An alternative to the immigration cap

The Conservative policy of having an immigration cap to limit the number of people coming into the country is hitting the reality that some of that immigration is a good thing. The problem with the cap is that it is difficult to judge which people we have a genuine need for (like high value employees for businesses) and which people add less than their cost to society.

In this weeks economist there is an article about a proposal from Gary Becker that could help solve this puzzle while at the same time help the country out of the deficit.

Gary Becker's idea is to apply market principles to immigration. Instead of letting people into the country until an arbitrary limit is reached, the idea is to charge people for the right to come into the country. He uses America as an example: if each immigrant (or his/her sponsor for job seeking immigrants) paid $50,000 and 1 million people entered the country then it would earn $50 billion.

To a certain degree, the USA already does this. The cost of getting a visa is a few thousand dollars which covers the cost of processing the visa as well as a small amount that goes into the education system.

Taking this proposal and adapting it to the UK, if we targeted the number of immigrants at, say, 50,000 and charged them £20,000 then it could earn £1 billion for the treasury. This money could then be used to offset cuts in the education budget, which would help reduce the need for future immigration by increasing the skills of the locals.

One key difference with the cap policy is that you can let the system find the true number of economic migrants needed. Instead of changing the cap to change the amount of immigration you would change the price charged. If we want less immigration we put the price up, if we want more we reduce the price.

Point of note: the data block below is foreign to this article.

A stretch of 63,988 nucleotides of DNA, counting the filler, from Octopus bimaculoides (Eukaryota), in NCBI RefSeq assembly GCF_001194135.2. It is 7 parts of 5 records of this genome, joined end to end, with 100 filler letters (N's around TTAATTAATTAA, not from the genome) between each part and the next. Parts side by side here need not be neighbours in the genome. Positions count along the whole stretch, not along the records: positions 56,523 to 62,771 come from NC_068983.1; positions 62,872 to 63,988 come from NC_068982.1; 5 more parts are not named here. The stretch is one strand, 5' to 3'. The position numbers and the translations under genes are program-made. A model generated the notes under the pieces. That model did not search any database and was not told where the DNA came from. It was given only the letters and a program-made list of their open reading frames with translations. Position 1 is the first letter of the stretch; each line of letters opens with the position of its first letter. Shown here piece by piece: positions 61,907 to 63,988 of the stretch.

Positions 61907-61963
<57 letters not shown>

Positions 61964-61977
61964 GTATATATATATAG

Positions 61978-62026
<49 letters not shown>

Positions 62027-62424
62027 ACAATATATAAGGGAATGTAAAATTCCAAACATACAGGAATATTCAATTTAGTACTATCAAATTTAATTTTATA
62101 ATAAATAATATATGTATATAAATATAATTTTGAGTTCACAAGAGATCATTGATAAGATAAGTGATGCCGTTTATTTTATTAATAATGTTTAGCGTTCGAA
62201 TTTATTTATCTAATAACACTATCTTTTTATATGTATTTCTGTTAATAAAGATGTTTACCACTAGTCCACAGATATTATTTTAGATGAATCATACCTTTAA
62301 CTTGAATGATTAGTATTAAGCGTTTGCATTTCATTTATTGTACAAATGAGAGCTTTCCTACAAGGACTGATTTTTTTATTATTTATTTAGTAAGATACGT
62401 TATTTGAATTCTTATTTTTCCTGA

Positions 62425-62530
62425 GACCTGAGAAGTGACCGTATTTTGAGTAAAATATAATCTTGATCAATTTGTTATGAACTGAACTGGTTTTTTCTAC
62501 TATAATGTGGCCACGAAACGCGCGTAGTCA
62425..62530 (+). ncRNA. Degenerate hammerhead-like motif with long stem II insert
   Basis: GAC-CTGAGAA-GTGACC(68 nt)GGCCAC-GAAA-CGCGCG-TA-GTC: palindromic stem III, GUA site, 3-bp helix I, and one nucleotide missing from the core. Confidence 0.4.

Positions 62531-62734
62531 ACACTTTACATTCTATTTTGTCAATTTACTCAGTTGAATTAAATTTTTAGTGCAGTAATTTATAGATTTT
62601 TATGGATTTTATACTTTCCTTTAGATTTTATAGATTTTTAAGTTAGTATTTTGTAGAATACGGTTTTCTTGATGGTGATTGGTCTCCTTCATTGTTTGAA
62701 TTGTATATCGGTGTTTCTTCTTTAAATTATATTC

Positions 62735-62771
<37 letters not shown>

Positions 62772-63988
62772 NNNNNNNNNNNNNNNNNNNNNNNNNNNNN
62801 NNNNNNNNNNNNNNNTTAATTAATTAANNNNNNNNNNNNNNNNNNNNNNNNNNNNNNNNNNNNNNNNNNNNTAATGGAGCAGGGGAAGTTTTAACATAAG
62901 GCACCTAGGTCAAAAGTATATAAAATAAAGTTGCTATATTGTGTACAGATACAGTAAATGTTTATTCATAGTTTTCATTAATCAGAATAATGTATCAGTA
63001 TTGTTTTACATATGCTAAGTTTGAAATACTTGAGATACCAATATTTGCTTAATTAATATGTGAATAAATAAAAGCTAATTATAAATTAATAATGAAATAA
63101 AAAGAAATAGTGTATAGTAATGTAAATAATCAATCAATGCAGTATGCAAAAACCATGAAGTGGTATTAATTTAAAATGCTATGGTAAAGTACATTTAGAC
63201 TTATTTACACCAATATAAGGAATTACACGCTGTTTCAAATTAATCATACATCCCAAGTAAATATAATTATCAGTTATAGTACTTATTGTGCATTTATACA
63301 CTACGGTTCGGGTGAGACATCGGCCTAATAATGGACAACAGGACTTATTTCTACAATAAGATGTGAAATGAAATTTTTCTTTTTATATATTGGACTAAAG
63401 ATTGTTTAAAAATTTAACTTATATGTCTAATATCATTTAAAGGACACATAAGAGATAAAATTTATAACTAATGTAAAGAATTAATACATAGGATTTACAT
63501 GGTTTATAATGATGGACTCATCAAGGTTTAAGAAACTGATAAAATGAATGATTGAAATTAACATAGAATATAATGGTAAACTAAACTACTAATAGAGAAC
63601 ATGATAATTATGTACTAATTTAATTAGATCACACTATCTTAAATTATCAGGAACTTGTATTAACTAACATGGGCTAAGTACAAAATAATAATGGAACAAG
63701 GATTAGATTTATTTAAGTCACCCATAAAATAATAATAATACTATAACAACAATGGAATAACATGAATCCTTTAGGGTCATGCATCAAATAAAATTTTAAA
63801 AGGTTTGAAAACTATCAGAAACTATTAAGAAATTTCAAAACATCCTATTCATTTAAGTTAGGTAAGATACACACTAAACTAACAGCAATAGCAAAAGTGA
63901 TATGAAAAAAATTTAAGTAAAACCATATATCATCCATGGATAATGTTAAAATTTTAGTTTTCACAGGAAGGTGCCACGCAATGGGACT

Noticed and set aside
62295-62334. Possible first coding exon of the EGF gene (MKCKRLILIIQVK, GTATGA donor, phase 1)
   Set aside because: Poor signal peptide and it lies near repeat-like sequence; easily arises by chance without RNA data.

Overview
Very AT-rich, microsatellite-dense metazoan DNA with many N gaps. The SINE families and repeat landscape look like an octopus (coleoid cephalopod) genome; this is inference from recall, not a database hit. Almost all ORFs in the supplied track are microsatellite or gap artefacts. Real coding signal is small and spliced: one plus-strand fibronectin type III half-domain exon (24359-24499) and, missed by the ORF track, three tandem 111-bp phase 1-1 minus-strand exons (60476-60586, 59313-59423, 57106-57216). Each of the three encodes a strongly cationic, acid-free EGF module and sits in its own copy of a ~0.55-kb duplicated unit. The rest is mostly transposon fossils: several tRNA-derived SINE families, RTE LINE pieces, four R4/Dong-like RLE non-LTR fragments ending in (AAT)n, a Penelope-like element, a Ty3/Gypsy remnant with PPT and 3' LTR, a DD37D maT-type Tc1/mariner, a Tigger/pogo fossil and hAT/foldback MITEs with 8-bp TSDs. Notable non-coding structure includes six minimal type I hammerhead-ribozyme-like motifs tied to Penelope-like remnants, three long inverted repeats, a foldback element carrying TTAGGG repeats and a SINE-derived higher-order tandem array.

This system still allows high value immigrants, such as scientists, engineers or dare I say it, bankers to enter the country, as long as their value to the sponsoring (i.e. employing) company is high enough.

This policy has the advantage that it would reduce opposition to immigration because the immigrants could be directly seen as contributing to the economy instead of just adding more strain on resources.

A policy like this would be sure to cause alarm to those on the left who do not like to equate monetary value with people. To allow for this, a small number (5000?) non economic immigrants could still be allowed into the country using a lottery system, like the American green card lottery.

The policy could also help reduce illegal immigration. If a person is found to be working illegally their assets and income could be seized to go towards the immigration money they would have paid had they entered legally.

Another way of earning money from immigrants that would add money from existing immigrants as well as new ones would be to have an 'immigrant tax' on top of existing income tax. One down side of this is that it would be complicated to collect. Another is that the new tax could be seen as unfair because the existing tax pays for future services (like pensions) that the immigrant does not receive.

1 comment:

  1. The trouble I have with the system above is when we'd have to use different monetary values for people from different countries.

    Eg, Romania, Bulgaria, etc (£0)


    Australia, India, US, New Zealand, Japan (£20,000, as per your example above).